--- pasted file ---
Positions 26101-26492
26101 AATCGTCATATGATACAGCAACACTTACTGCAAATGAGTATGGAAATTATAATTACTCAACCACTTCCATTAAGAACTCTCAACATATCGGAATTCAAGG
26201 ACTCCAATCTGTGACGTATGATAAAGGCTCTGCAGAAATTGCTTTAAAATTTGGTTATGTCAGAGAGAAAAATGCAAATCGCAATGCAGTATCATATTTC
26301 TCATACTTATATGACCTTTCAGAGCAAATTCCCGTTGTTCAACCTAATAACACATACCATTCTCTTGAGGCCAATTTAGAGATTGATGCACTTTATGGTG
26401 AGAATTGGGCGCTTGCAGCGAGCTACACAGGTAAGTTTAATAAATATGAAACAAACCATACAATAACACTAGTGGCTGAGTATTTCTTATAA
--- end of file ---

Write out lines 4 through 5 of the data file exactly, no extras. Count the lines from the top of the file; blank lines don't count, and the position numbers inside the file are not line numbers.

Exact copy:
26301 TCATACTTATATGACCTTTCAGAGCAAATTCCCGTTGTTCAACCTAATAACACATACCATTCTCTTGAGGCCAATTTAGAGATTGATGCACTTTATGGTG
26401 AGAATTGGGCGCTTGCAGCGAGCTACACAGGTAAGTTTAATAAATATGAAACAAACCATACAATAACACTAGTGGCTGAGTATTTCTTATAA